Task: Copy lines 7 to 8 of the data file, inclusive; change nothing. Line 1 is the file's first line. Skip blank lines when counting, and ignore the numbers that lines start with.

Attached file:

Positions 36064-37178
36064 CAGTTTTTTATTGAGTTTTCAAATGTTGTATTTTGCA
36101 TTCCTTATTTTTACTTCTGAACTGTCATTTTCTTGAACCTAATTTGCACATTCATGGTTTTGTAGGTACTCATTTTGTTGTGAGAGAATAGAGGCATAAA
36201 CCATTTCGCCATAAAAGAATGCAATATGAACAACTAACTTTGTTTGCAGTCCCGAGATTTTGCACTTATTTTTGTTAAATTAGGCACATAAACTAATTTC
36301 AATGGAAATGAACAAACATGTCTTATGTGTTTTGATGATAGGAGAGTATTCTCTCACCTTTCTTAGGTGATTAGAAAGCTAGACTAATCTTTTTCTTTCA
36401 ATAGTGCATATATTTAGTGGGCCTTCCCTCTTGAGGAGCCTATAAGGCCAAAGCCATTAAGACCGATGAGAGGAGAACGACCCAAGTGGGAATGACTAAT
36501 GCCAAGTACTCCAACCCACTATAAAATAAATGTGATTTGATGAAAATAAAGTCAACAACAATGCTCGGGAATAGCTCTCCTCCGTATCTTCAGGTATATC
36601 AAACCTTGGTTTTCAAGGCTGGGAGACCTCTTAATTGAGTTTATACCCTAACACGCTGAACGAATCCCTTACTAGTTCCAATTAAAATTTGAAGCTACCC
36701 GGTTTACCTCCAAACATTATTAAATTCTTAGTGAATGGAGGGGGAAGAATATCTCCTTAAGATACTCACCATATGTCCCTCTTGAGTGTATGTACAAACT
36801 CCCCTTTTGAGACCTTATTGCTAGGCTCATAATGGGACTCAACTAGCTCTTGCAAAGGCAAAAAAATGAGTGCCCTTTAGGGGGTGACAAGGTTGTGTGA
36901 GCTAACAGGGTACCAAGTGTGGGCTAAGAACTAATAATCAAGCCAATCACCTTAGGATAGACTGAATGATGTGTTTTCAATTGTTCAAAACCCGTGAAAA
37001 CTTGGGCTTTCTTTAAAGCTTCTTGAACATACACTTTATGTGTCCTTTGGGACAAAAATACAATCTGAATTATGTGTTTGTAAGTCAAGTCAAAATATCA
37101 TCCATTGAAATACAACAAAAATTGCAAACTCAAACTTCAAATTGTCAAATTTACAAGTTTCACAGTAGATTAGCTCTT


36501 GCCAAGTACTCCAACCCACTATAAAATAAATGTGATTTGATGAAAATAAAGTCAACAACAATGCTCGGGAATAGCTCTCCTCCGTATCTTCAGGTATATC
36601 AAACCTTGGTTTTCAAGGCTGGGAGACCTCTTAATTGAGTTTATACCCTAACACGCTGAACGAATCCCTTACTAGTTCCAATTAAAATTTGAAGCTACCC